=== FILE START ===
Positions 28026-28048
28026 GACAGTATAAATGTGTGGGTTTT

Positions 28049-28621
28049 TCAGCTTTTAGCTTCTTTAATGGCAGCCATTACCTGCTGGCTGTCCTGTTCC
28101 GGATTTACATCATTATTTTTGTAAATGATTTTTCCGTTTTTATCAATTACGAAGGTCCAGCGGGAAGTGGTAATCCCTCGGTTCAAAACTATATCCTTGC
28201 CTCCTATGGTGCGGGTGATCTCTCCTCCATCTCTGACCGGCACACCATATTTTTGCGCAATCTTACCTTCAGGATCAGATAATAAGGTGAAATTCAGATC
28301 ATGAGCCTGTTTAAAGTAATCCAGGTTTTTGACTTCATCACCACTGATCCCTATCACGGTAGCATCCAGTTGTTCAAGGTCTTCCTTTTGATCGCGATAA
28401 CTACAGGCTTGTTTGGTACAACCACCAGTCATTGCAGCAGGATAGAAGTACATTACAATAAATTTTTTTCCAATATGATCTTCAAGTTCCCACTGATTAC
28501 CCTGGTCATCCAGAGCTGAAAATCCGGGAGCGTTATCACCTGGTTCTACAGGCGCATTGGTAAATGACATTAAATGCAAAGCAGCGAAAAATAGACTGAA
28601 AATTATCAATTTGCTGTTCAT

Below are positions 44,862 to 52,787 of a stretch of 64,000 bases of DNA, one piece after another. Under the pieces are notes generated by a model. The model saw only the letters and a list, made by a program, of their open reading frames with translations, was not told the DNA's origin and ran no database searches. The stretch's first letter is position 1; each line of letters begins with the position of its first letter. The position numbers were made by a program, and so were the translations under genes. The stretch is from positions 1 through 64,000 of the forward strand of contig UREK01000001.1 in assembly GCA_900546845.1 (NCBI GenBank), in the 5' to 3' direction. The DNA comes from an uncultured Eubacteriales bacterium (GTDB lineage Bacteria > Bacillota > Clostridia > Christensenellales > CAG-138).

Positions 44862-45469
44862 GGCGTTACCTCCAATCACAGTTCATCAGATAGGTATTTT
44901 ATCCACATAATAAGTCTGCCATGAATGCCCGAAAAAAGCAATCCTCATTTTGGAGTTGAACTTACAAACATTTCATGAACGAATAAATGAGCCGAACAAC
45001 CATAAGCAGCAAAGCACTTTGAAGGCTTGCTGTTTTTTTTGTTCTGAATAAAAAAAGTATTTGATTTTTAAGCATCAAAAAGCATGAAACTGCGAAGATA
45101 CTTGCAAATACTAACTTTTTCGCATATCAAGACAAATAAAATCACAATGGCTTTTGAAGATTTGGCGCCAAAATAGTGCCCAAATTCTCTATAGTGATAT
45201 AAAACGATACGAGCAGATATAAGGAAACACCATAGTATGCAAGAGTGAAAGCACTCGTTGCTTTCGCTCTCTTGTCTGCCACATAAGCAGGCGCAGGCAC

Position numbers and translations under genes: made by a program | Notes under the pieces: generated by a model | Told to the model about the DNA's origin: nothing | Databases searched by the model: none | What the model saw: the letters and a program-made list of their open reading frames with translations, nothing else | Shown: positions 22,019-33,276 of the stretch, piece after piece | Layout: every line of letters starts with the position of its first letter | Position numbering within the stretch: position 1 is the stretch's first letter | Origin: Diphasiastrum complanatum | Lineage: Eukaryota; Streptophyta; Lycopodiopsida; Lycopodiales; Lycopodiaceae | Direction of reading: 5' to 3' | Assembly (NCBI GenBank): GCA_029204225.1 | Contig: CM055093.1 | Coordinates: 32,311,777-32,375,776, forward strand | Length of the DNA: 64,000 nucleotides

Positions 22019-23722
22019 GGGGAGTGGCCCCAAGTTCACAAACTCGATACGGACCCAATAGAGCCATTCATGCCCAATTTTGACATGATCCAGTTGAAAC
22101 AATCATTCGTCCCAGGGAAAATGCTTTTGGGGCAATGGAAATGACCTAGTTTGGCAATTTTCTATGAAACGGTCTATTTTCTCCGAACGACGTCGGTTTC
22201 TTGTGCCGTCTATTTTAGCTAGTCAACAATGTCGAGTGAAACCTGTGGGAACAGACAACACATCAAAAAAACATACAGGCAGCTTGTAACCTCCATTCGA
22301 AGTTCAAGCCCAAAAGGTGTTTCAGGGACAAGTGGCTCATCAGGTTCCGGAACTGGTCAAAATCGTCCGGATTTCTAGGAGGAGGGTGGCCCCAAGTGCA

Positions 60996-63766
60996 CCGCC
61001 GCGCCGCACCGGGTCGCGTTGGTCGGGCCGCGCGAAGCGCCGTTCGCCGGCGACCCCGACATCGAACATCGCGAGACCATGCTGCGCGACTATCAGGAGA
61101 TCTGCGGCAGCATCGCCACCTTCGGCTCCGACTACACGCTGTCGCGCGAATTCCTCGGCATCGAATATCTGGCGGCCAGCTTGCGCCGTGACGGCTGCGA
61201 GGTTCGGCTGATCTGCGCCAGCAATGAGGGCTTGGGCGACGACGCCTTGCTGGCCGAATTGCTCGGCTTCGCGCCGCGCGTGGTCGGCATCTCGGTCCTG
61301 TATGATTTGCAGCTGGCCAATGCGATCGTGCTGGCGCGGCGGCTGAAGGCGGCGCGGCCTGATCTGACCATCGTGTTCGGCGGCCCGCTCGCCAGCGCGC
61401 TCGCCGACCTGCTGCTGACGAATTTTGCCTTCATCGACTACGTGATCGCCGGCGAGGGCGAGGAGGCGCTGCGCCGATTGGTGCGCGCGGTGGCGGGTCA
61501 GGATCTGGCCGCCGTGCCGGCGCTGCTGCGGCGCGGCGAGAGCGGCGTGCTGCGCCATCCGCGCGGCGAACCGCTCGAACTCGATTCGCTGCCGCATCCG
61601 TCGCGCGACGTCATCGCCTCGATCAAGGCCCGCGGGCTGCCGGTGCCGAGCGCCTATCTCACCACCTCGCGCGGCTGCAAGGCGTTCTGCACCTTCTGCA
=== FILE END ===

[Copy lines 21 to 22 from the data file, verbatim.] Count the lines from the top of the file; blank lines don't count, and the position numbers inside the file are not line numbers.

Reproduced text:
22101 AATCATTCGTCCCAGGGAAAATGCTTTTGGGGCAATGGAAATGACCTAGTTTGGCAATTTTCTATGAAACGGTCTATTTTCTCCGAACGACGTCGGTTTC
22201 TTGTGCCGTCTATTTTAGCTAGTCAACAATGTCGAGTGAAACCTGTGGGAACAGACAACACATCAAAAAAACATACAGGCAGCTTGTAACCTCCATTCGA